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I think the mistake i'm doing it's so stupid but i don't know what i'm doing wrong. I have a class with static and non-static vars and some methods, all public. In my program i want to create an object and pass this object to a general method by reference.

The program doesn't compile and the compiler throws really weird error messages.

Undefined symbols for architecture x86_64: "prueba::num", referenced from: _main in ccbRZYqe.o metodoC(prueba*) in ccbRZYqe.o prueba::prueba()in ccbRZYqe.o prueba::inicio() in ccbRZYqe.o "prueba::flag", referenced from: metodoC(prueba*) in ccbRZYqe.o prueba::prueba()in ccbRZYqe.o prueba::inicio() in ccbRZYqe.o ld: symbol(s) not found for architecture x86_64 collect2: ld returned 1 exit status

Code

#include <iostream>

using namespace std;

class prueba
{
    private:
    public:
        static bool flag;
        static int num;
        float complejo;

        // Metodos
        //--------------
        prueba()
        {
            flag = false;
            num = 0;
            complejo = 0.0; 
        }

        void inicio()
        {
            flag = true;
            num = 5;
            complejo = 3.2;
        }

        bool cambio()
        {
            flag++;
            num++;
            complejo++;
        }
};

bool metodoC(prueba* ensayo)
{
    cout << "-----------------------------------------" << endl;
    cout << "- flag: " << ensayo->flag << endl;
    cout << "- num: " << ensayo->num << endl;
    cout << "- Complejo: " << ensayo->complejo << endl;
    cout << "-----------------------------------------" << endl;

    return true;
}

//-----------------------------------
//      M   A   I   N
//-----------------------------------
int main(int argc, char *argv[]) 
{
    prueba test;

    test.inicio();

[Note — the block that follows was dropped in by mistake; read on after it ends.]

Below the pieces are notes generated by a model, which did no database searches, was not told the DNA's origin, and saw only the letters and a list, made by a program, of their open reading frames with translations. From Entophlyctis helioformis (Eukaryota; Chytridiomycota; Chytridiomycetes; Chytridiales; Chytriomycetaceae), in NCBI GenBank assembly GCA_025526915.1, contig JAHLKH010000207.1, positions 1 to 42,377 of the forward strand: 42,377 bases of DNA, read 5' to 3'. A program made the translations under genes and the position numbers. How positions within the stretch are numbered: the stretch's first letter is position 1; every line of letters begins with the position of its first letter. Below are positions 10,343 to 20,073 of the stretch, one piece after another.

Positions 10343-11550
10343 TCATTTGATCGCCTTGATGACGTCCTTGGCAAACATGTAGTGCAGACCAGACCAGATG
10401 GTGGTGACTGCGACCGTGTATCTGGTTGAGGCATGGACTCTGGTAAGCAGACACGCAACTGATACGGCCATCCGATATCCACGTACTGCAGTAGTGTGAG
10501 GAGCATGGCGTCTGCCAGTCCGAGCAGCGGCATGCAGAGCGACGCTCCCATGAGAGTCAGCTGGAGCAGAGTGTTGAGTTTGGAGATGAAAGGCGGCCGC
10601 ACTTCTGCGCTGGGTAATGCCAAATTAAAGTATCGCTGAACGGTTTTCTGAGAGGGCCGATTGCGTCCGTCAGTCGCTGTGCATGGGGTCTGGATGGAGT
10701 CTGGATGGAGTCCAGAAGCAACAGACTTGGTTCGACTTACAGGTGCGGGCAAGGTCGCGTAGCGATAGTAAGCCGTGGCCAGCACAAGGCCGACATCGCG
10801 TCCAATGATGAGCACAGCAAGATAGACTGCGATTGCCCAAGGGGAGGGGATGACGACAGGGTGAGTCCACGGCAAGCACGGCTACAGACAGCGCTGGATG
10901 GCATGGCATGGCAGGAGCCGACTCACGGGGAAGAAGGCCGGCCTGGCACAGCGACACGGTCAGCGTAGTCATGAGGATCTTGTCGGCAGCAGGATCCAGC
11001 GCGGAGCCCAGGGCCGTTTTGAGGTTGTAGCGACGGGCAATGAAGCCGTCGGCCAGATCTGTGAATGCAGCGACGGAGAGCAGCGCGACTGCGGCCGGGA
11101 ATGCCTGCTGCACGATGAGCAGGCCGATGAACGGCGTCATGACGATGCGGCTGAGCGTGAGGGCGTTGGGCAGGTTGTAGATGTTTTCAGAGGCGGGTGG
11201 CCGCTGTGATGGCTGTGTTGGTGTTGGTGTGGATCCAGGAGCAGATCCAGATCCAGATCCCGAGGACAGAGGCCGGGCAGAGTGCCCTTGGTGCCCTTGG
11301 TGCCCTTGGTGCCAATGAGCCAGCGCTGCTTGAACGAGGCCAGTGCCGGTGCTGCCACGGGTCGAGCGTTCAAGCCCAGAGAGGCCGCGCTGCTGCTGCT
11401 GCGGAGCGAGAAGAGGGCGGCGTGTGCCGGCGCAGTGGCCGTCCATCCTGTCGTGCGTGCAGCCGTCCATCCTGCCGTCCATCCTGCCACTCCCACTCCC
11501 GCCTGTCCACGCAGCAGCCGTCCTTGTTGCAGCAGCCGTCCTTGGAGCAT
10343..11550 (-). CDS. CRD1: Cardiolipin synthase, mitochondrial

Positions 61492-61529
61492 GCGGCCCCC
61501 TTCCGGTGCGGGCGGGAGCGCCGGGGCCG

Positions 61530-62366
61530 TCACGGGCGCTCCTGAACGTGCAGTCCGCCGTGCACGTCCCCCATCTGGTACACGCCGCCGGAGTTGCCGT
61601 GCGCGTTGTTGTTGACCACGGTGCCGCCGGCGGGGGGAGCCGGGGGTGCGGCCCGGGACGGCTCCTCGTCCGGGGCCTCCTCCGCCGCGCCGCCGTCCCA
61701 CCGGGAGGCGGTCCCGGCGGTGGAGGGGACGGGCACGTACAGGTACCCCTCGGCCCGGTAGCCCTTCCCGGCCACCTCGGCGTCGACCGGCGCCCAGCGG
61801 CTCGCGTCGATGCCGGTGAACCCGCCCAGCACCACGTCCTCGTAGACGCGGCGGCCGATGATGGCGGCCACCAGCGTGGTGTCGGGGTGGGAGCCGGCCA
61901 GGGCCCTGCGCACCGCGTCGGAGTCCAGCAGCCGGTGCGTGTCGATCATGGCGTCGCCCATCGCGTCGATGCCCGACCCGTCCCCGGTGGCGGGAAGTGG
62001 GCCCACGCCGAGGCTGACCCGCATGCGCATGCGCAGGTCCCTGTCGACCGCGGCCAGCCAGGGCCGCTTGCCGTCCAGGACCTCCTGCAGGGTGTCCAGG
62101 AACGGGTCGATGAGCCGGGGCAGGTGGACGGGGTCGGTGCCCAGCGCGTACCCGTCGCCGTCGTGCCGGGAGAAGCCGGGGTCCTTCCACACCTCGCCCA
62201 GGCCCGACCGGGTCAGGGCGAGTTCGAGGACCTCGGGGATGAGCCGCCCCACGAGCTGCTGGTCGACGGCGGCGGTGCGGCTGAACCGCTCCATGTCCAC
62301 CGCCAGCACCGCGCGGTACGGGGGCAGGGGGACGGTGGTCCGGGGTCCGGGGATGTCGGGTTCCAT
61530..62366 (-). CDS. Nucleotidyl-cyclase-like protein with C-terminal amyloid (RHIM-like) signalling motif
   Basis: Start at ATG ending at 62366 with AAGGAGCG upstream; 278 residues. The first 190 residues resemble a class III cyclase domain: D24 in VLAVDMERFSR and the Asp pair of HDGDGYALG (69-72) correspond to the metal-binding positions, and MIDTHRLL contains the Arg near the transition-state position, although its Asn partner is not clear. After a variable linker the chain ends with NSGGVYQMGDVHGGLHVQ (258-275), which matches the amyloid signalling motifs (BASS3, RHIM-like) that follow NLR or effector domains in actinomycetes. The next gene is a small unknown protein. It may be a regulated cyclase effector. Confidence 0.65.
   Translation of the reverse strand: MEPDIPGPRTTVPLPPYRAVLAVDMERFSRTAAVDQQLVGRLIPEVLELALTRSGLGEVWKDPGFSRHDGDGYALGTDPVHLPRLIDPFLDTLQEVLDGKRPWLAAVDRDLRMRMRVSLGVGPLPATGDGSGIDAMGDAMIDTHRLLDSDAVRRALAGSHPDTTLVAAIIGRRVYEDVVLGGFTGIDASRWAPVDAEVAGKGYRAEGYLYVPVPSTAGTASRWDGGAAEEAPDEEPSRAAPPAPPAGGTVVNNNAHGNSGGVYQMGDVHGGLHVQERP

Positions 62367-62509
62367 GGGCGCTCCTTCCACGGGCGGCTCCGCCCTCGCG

test.num += 2;
    test.complejo += 5.2;

    metodoC( &test );

    return 0;
}
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3 Answers 3

up vote 5 down vote accepted

You need to define your static members. They are only declared.

class prueba {
  // as before
};

and in the implementation file:

bool prueba::flag=false;
int prueba::num=0;

Note that you shouldn't put the definitions in a header because you will get a definition of the statics for each translation unit. You need to put them in an implementation file that is then used to make a single object file that clients can build against.

Be careful though, each time you instantiate a new prueba object, you reset the static members in the constructor.

share|improve this answer
    
Thanks you for your clear answer. / Gracias por tu respuesta. –  Jorge Vega Sánchez May 12 '12 at 21:51
    
@JorgeVegaSánchez de nada. I added one sentence about duplicated symbols, it could be important if you have more than one translation unit using your prueba class. –  juanchopanza May 13 '12 at 8:35

static members in class should be declared inside the class but define outside the class

      `bool prueba::flag=false;`
       int prueba::num=0;` 

add these after class and remove their defination from inside the constructor .

It will work fine for you

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1  
Actually, they need to be declared inside the class (as they are) and defined outside. –  juanchopanza May 12 '12 at 19:24

I think the error is because the num value in prueba is declared as static, hence accessing it by: test.num will not work, and this is why the value is undefined.

If you change that to prueba::num += 2; it should work ok, also add in the appropriate initializers:

bool prueba::flag = false;
int prueba::num = 0;
share|improve this answer
    
Both of those are perfectly valid ways of accessing the member. –  chris May 12 '12 at 19:14
    
@CD1212 It's not a required but improves understandability that members don't belong to any particular instance. The problem is the static members need to be defined in a translation unit. –  Mahesh May 12 '12 at 19:14

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